In “The gates of heaven” of “Bestiario” (1951),     Julio Cortazar  describes the Palermo Palace on Calle Godoy Cruz, “a hell of Parque Japonés — N. de R. one of the favorite leisure centers of Buenos Aires until the sixties, in the current location of the Sheraton Hotel in Buenos Aires. Approximately 30 thousand people were attending this amusement park per week- , two with fifty the entrance, zero fifty for the ladies. Poorly insulated compartments, spaces of successive covered courtyards where in the first a Typical, in the second a Characteristic, in the Third a Norteña with singers and malbos. In an intermediate passage, (I Virgilio) we heard the three musics and watched the three circles dancing; then we chose the favorite one, or went dancing to dance, gin and gin, looking for coffee tables and women” concludes Sergio Pujol the excerpt, with the forceful reflection “a real excursion to the country of the maids”

“Now the Buenos Aires can no longer be layered on a coffee table because on the next table a group of black heads got noisily drunk. He can no longer stop to see people pass by in the corner of Corrientes and Esmeralda because they pushed him, nor walk because they blocked his passage, nor travel because everything was full and had to become ever smaller (sic)” judgment melancholy  Juan José Sebreli  in the splendor of dancers, the spearhead of the folkloric clubs of the sixties, which at that time of the Typicas, were still a limited demonstration of the nativist rebirth in small places such as “Mi Refugio”, “El Cardón” and “Mi Rancho”. There they played  La Tropilla de Huachi Pampa de Buenaventura Luna, the first group of Tormo, Martha de los Ríos, Los Chalchaleros, the Hermanos Ávalos and the huge Atahualpa Yupanqui , in the pioneering wake left in the twenties by  Andrés Chazarreta in the dissemination of Argentinian folklore. The children of these maids, workers and conscripts who paid their meager income these nativist locals will hold the  boom of the new songbook  twenty years later.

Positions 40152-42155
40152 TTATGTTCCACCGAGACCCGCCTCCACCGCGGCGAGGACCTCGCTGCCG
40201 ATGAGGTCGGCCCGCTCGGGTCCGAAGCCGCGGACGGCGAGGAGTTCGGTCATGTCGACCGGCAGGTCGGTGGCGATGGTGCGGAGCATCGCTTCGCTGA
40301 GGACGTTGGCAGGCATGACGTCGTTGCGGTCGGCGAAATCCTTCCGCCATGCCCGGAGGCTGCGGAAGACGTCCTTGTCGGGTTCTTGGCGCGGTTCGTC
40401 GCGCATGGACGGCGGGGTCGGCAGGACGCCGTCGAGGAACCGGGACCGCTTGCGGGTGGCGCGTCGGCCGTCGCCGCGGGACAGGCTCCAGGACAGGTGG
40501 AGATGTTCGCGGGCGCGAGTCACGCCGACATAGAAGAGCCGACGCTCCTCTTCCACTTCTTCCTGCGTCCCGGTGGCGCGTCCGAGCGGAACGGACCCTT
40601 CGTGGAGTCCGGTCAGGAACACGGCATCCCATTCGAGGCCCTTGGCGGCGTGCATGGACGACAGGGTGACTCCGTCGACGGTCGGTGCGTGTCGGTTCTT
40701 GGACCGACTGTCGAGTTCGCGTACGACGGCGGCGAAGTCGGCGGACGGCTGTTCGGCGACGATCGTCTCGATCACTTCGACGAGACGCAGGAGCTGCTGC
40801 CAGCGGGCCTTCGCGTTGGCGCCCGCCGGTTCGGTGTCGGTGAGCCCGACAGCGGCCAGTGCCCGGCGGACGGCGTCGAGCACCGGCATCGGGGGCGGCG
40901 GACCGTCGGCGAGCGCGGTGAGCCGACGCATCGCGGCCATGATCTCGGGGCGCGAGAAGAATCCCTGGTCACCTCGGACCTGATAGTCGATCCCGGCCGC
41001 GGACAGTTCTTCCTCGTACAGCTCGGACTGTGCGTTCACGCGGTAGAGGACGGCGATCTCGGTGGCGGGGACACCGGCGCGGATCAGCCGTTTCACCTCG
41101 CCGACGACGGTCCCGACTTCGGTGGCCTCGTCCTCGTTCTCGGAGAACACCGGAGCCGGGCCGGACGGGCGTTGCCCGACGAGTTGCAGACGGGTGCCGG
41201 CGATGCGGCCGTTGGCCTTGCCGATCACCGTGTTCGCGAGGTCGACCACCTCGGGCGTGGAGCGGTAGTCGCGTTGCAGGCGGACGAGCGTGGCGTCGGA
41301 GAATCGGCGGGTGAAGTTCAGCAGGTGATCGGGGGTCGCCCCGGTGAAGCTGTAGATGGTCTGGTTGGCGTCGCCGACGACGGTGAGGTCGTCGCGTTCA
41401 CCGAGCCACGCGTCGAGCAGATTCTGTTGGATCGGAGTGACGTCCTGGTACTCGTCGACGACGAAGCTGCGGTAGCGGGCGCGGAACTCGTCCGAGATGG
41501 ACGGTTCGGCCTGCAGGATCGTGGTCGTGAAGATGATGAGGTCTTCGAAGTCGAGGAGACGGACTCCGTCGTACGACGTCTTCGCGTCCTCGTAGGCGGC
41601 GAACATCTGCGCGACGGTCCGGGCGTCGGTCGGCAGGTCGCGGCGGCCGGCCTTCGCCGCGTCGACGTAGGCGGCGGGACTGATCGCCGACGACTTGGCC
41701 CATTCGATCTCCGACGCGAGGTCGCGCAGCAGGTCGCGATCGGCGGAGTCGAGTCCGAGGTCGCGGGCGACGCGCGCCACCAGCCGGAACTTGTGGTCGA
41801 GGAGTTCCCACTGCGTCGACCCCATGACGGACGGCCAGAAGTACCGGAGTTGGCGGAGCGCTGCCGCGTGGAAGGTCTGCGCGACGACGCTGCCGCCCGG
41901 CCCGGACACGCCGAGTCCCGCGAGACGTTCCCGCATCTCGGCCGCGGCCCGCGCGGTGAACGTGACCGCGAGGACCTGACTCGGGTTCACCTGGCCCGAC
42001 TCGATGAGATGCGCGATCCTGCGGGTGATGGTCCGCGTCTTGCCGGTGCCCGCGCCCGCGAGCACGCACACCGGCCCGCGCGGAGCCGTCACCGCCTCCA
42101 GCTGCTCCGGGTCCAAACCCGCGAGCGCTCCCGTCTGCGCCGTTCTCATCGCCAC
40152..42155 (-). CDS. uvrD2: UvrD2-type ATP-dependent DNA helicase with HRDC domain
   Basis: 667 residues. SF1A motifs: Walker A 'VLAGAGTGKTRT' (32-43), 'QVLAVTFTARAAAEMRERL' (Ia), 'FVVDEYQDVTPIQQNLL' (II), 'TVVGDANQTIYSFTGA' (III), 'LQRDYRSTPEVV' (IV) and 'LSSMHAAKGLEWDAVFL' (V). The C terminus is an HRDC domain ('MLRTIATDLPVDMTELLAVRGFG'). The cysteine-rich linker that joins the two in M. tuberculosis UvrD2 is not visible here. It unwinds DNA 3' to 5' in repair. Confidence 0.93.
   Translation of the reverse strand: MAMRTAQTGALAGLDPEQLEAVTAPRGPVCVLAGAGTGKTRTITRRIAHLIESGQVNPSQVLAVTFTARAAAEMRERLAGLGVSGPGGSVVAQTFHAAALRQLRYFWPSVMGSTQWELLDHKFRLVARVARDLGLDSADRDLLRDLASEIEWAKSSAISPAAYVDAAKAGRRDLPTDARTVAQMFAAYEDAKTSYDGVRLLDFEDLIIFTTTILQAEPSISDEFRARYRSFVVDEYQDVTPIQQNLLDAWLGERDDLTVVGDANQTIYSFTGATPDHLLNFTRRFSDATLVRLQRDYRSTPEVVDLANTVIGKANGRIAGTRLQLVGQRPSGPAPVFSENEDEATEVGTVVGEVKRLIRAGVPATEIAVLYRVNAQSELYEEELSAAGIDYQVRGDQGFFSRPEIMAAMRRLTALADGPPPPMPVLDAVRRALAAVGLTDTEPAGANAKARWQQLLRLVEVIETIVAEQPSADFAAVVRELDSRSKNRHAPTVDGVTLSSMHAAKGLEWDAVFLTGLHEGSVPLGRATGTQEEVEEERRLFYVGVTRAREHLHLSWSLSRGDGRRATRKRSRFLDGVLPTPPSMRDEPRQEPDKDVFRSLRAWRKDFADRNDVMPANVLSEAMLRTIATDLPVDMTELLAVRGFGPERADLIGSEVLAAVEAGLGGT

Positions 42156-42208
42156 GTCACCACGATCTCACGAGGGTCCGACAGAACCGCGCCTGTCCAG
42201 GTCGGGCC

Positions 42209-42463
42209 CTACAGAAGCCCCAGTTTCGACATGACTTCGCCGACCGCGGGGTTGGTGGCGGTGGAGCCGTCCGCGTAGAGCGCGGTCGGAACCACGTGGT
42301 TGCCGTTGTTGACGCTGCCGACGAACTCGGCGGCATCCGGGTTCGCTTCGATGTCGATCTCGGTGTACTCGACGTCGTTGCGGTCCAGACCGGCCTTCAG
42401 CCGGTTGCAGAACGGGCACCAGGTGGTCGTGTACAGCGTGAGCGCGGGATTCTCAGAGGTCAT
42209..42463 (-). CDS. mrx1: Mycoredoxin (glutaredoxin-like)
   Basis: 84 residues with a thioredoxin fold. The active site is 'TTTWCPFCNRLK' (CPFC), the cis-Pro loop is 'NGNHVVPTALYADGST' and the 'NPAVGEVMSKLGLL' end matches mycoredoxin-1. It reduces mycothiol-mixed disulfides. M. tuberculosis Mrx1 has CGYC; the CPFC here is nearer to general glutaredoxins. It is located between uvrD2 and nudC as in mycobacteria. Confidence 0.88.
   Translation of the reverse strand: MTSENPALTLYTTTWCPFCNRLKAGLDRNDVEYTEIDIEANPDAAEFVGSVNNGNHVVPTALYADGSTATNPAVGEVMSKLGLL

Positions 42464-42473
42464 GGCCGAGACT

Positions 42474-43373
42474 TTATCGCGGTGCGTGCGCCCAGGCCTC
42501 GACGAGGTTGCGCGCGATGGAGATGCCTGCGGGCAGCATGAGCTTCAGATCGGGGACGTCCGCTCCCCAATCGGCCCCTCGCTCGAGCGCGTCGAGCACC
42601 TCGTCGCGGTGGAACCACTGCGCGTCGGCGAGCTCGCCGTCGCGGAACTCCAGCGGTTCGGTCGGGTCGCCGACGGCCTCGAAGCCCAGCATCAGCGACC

Between the orchestra that plays tangos and the northern ensemble, in the fragment of  Cortázar,  another called  Characteristic  appears. These groupings were the accumum of the rioplatense amalgam of races and cultures with a cheerful and carefree repertoire of tangos, rancheras, creollos waltzes, milongas camperas, polks, tarantelas and pasodobles.  Feliciano Brunelli , a pianist who worked with Troilo , turned to the accordion and conquered crowds with his Characteristic Orchestra . He continued on the route until the early seventies with the undeniable merit of achieving a musical and cultural synthesis between immigrant, migrant and Buenos Aires, between rural and urban.

 Tomorrow is always better 

What most bothered some Buenos Aires class of these 20 and 20, 20 for pizza and 20 for the disc of the rockola, inevitably folkloric, for sure  Tormo , was undoubtedly when this “zoo barrage” polluted leisure and its places, even spoiled European cuisine, &We will see you all eat ravioladas on Sundays at the spa gazebo, from which spa? What do I know, there is always a spa, a recreation on the riverside, with corrugated paper tablecloths stained with wine”, can be read in the best seller “The Bourgeois” (1964) by  Silvina Bullrich , and continues  Eduardo Mallea in “La Bahía del Silencio” (1940), “the supine manifestation of the corny, the transplant. And ordinarity as if it were things before any judgment, spare, and is contaminated” These taras and phobias of impurity focused on the crosses with “the black heads”, the object of preferred discrimination among  Argentines  “good” from the strong migració; n internal from 1935 onwards, it was rather a discourse that concealed a great hypocrisy from the Argentine middle and upper classes. A character from  Manuel Puig's “The Betrayal of Rita Hayworth” (1968),  “it is known that the last pieces in the romerías — N. de R. immigratory antecedent of the dancers - dance with the maids. The brides have already returned home and the students run back to the romerías to take the black to dance”